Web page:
Minor's minor league complaint about getting major major league time.:
posted by grum@work to baseball at 02:23 PM - 8 comments
Minor's major results. And Minor's minor stats. It's a strange sort of half-assed demand, especially given he most likely will make the team (at least, according to the article) and given how heavily he seems to be caveat-ing it: if I can control my third pitch, if my velocity is there. I could make a similar claim on a spot in the Braves' rotation.
posted by yerfatma at 02:30 PM on February 24
So the essence of his complaint is that he shouldn't be forced to subject himself to the same requirements as every other borderline major league player? I think that's fair.
posted by tahoemoj at 02:50 PM on February 24
Doesn't it matter a lot if he is right? If he could be a starter on a MLB team, why shouldn't he want (or demand) that?
posted by bperk at 03:17 PM on February 24
If he could be a starter on a MLB team, why shouldn't he want (or demand) that?
If he's capable of being a starter on the Atlanta Braves, the team to which he is contractually obligated, he can earn the right to prove it, just like any other player. None of them would be playing ball for a living if they didn't believe themselves capable of playing in the big leagues.
posted by tahoemoj at 03:49 PM on February 24
First, awesome headline.
Second, tahoemoj, it's a valid complaint to make (although in this case, the guy apparently has a good shot of making it, so why complain now): if a player is a likely or probably starter on other teams, but is stuck behind another good player at their position so they aren't getting playing time, then they might wish for the team trade them to a lesser franchise where the option to be on a contender is less, but the odds of getting playing time are greater. It can benefit everyone: the player gets a better shot at the majors, the current team gets to swap out a likely redundant player at a position in the farm system for one who has a better chance of filling a gap, and the new team would get a player on their major league team to experiment on at low cost/league minimum. The player is still contractually obligated, but that doesn't mean he can't basically petition the team to trade him- or his contract, more accurately- to another franchise where he'll see more playing time.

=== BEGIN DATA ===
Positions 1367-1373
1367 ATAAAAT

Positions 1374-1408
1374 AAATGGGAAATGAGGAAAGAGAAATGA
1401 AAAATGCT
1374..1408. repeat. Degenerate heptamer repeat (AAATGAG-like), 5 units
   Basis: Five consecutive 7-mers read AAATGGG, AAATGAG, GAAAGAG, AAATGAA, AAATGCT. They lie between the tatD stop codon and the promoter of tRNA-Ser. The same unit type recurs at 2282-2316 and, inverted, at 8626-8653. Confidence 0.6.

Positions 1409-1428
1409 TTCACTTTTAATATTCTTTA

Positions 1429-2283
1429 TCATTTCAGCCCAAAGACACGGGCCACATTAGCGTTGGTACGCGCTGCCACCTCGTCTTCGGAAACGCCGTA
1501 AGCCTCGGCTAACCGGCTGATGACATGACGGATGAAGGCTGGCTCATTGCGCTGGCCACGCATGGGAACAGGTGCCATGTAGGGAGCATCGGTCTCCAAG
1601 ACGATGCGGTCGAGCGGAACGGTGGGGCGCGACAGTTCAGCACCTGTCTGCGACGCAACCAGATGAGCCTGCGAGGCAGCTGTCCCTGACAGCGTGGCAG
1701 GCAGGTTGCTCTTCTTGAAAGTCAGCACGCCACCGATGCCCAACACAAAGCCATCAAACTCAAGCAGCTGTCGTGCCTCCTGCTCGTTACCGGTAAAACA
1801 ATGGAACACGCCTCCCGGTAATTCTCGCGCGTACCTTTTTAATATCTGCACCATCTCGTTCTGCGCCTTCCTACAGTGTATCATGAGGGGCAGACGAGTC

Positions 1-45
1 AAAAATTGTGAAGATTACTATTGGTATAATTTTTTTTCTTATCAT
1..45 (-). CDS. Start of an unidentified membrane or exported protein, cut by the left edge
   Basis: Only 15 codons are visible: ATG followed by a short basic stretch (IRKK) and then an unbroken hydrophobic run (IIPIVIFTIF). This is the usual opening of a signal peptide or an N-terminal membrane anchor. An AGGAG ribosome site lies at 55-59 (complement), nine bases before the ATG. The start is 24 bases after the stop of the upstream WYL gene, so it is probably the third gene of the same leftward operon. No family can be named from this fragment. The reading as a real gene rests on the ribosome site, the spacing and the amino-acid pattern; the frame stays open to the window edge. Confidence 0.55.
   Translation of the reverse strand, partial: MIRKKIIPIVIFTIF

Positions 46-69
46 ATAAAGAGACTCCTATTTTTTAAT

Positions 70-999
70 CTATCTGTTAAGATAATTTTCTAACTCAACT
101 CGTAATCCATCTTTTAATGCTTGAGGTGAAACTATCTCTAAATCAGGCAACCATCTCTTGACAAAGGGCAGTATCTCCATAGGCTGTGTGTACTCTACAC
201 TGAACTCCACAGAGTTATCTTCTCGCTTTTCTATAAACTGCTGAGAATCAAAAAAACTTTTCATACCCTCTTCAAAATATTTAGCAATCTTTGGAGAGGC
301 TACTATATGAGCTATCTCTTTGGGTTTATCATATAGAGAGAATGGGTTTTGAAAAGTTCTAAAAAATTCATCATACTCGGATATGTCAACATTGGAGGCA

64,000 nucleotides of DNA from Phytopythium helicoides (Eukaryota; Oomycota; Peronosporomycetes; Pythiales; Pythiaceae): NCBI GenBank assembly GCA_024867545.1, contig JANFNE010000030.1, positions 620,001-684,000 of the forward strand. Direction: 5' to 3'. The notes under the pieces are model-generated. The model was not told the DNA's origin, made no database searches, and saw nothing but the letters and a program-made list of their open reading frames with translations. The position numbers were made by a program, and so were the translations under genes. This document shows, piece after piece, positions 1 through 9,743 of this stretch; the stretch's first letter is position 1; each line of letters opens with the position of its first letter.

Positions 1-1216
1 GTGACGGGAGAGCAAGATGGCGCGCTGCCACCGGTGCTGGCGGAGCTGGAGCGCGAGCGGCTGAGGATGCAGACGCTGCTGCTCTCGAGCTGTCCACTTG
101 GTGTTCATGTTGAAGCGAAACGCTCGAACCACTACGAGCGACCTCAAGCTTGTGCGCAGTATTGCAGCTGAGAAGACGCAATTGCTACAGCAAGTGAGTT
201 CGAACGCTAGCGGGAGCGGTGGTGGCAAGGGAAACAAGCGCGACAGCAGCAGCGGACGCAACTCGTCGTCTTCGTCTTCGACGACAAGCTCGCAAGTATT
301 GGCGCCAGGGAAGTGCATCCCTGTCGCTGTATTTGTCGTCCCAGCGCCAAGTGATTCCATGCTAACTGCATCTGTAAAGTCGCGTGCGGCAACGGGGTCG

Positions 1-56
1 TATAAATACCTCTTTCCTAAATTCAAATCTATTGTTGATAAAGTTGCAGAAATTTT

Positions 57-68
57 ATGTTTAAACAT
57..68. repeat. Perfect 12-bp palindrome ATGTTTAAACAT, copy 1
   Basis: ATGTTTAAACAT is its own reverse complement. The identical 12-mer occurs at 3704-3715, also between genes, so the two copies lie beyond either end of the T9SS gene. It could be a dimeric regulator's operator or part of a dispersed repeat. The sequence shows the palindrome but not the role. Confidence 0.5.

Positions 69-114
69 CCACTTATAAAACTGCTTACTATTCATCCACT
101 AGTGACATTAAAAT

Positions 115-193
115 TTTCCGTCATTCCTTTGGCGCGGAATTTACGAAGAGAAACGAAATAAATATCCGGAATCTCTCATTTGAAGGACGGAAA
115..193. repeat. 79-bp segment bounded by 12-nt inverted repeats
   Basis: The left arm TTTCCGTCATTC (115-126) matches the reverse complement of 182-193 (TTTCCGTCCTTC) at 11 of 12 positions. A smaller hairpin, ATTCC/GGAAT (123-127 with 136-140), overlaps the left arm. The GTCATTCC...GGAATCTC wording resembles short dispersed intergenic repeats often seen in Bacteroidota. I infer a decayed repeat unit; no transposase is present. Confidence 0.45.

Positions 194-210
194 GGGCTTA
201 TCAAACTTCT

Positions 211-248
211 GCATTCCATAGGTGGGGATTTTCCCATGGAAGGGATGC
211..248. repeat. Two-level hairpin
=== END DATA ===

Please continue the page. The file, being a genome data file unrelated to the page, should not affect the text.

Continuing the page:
Not that they are comparable, but if you were Lou Gehrig and the major league team had a Wally Pipp... short of injury you might not get a shot.
posted by hincandenza at 06:44 PM on February 24
The way you phrase your position takes for granted that he would be a starter on many other teams. I guess I don't see where he has proven that he's a legitimate major league starting pitcher, other than in his own opinion of himself. What happens if the Braves honor his request, decide that he will not be a starter, and trade him. What if that team doesn't want to start him? At this point in his career, has he earned the right to demand a trade only to a team that guarantees him a spot in the rotation?
So, sure, he can ask to be traded. No issue with that. It just seems to me that he's trying to bypass the dues that most other big leaguers pay.
posted by tahoemoj at 07:58 PM on February 24
Based on the stats, he would probably do well in Baltimore.
posted by Joey Michaels at 08:38 PM on February 24
I don't think it's unusual for a player to give his team a majors-or-trade ultimatum. Minor only has 24 Major League starts, but he's a lefthander and the seventh-overall pick in 2009. He wouldn't lack suitors.
posted by rcade at 09:05 AM on February 25
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